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Caterers flex and adapt to maintain high quality despite rising costs and increased pressure

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Today, the Financial Times has shared the plight of school food caterers struggling as the cost of living truly hits.

We know that as the cost-of-living increases Food for Life Served Here (FFLSH) caterers are working incredibly hard to maintain excellent food standards. These are standards that benefit pupils’ health, our climate and the world around us. However, caterers are concerned for the future.

Our survey

We sent out a survey to FFLSH caterers and the results have shown that whilst caterers are doing fantastically in difficult circumstances, many caterers worry that they can’t keep going for much longer.

96% of respondents are not using more processed foods in their meals, but 55.3% are concerned they may need to in the future to cut costs.

In a bid to curb rising costs, caterers are finding innovative and sustainable solutions, including:

  • using local suppliers - thereby keeping transport costs down
  • redesigning menus - reducing meat and replacing with pulse
  • growing their own food

We continue to applaud our caterers for remaining creative and determined in their methods to ensure good quality food, yet it is clear that we’re at a pivotal moment. Government input is needed to prevent an increase in ultra-processed foods increasing on school menus.

Rob Percival, head of food policy here at Soil Association says: “The first step towards ensuring school meals remain of a high quality is to get as many children as possible eating them, thereby creating economies of scale. And the caterers from our survey agree. 40.4% of respondents still find that increasing school meal uptake, whilst ensuring more children have one hot, healthy meal per day, also decreases costs for them through economies of scale.

This is why it’s so important that the government expands free school meal eligibility. This would provide a wider nutritional safety net, supporting hungry children, while also helping caterers to meet the challenge of rising costs.”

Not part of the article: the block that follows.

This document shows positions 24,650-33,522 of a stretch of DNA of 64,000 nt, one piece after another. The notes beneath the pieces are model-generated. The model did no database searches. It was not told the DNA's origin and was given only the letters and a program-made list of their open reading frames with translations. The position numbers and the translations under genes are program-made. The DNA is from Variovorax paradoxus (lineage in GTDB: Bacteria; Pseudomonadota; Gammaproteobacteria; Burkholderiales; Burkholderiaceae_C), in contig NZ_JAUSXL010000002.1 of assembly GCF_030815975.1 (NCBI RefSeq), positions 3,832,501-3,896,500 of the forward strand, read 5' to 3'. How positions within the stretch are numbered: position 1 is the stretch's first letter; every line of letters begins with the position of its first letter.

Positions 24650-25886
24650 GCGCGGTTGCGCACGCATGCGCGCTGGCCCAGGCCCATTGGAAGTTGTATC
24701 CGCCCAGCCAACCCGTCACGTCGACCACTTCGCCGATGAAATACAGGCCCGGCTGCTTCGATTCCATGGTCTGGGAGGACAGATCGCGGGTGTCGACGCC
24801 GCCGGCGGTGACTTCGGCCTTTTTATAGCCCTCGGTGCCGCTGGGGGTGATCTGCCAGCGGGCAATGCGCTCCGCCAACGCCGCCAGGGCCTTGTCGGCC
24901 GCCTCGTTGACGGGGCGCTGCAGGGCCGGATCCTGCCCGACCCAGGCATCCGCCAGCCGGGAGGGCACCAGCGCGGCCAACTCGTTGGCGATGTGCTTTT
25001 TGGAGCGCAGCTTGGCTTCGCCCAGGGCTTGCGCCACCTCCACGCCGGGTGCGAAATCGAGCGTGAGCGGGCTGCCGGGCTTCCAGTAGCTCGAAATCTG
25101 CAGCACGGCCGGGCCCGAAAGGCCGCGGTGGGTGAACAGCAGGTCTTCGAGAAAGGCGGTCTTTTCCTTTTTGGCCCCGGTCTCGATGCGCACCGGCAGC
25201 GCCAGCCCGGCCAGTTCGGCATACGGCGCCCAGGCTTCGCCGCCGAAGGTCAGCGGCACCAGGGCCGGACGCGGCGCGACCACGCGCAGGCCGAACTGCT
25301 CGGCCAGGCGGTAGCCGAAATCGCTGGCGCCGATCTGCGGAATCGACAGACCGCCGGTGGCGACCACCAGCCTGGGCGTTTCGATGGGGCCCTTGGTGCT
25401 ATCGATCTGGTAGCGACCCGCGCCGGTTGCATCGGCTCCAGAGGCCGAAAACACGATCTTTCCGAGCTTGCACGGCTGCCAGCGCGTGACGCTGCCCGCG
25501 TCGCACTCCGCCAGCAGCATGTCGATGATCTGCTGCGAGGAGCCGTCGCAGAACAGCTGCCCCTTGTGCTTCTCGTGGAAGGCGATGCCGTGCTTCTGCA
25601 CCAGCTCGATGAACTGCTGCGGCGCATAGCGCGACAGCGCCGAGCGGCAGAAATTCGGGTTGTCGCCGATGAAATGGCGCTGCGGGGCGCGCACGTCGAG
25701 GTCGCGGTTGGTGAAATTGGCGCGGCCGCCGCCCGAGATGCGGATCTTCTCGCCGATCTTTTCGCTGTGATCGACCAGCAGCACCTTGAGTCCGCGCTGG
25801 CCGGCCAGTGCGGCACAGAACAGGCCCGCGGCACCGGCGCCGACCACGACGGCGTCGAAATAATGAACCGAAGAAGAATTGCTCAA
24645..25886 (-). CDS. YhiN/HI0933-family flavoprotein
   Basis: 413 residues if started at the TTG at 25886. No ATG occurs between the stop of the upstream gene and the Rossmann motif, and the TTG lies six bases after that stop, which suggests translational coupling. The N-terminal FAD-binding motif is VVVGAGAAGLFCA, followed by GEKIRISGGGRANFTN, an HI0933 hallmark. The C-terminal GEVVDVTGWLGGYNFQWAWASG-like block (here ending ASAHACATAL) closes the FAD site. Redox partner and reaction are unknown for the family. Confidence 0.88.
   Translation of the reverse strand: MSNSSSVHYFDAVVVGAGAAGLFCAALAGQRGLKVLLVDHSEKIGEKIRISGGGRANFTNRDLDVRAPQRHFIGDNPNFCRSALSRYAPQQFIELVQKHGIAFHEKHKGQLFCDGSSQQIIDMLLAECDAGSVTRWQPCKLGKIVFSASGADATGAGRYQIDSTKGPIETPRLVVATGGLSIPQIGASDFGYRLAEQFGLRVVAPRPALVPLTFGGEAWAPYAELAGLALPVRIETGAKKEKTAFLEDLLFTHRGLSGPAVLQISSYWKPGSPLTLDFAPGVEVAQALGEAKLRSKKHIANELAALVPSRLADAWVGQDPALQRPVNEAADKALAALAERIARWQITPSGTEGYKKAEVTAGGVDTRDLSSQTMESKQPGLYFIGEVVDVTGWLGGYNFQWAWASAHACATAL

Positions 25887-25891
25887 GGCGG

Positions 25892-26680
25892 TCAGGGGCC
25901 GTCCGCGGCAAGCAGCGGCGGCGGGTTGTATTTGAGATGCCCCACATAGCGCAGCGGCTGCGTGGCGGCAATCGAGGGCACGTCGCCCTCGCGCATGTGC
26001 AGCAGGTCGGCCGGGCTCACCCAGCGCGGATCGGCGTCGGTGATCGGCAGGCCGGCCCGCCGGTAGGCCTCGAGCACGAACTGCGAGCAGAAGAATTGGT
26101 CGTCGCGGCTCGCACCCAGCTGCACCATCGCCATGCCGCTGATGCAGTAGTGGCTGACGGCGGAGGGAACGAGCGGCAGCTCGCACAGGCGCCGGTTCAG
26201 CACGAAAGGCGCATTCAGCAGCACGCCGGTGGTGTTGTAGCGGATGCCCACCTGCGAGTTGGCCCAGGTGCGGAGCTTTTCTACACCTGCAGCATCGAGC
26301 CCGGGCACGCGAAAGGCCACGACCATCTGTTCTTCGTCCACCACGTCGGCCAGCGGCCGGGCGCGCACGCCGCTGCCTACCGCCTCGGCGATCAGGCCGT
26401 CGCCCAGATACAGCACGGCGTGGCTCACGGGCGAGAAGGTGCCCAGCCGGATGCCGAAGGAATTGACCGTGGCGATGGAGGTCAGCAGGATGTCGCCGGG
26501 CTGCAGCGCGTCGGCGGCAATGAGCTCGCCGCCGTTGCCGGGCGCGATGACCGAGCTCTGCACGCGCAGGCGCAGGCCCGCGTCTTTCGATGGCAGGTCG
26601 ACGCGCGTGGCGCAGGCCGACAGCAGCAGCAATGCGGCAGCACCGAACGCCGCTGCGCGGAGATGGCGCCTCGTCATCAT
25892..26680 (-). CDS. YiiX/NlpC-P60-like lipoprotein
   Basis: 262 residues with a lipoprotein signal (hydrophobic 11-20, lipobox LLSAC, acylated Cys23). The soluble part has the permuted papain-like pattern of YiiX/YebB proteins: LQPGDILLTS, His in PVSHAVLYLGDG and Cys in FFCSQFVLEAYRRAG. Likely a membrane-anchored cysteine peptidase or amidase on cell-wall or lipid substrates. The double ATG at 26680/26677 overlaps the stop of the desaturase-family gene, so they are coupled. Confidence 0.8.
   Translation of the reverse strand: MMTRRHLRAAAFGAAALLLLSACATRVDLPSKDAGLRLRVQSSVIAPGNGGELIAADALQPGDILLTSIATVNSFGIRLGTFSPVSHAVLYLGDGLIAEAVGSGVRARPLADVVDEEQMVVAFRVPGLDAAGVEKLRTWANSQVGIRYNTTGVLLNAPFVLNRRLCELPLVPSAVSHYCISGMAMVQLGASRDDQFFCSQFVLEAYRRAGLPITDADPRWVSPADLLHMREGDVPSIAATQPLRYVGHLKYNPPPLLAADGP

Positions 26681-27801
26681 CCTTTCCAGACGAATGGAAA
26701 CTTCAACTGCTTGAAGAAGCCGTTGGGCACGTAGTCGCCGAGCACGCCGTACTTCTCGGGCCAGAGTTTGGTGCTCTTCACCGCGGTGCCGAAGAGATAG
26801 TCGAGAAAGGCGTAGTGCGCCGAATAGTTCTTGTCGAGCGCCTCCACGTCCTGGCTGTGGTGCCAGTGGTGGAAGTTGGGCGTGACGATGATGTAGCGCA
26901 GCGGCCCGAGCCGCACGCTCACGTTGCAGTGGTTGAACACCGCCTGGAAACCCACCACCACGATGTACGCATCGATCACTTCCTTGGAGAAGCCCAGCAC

“School caterers have been warning of a growing crisis for years and now, predictably, it has come to a head. The government’s commitment to an additional 7 pence per infant meal is welcome, but when caterers have faced years of underfunding on top of the current levels of inflation, this is wholly inadequate. The government needs to be more ambitious and undertake a comprehensive review of school food policy and funding, ensuring that caterers are supported to deliver fresh and sustainable meals, and that no child ever goes hungry while at school.”

“It’s not all bad news. Tower Hamlets Council are one of many Food for Life caterers who are leading the way by serving children with nutritious, tasty meals in a more sustainable way, despite the challenging environment in which they are operating. A universal approach to free school meals across Key Stage 2 has provided them with the economies of scale needed to deliver fresh, seasonal and sustainable meals. At least 5% of the ingredients are organic. This is massively impressive, and should be replicated nationally.”

Tower Hamlets

Tower Hamlets' Central Production Unit, a Silver awarded FFLSH caterer, were interviewed by the Financial Times. They shared that they have reduced their meat on menus. 

Soil Association supports a shift towards ‘less and better’ meat on environmental grounds and swapping meat for veg and plant proteins can be healthy and sustainable, if wholesome and balanced across the full menu.

It’s not just Tower Hamlets who are taking this approach. 27% of respondents to our survey confirmed that they are serving less meat to cut costs and maintain the quality of their food.

For more information about Food for Life Served Here, please get in touch with Caron: CLongden@soilassociation.org

Or head to our Sustainable Catering Awards page here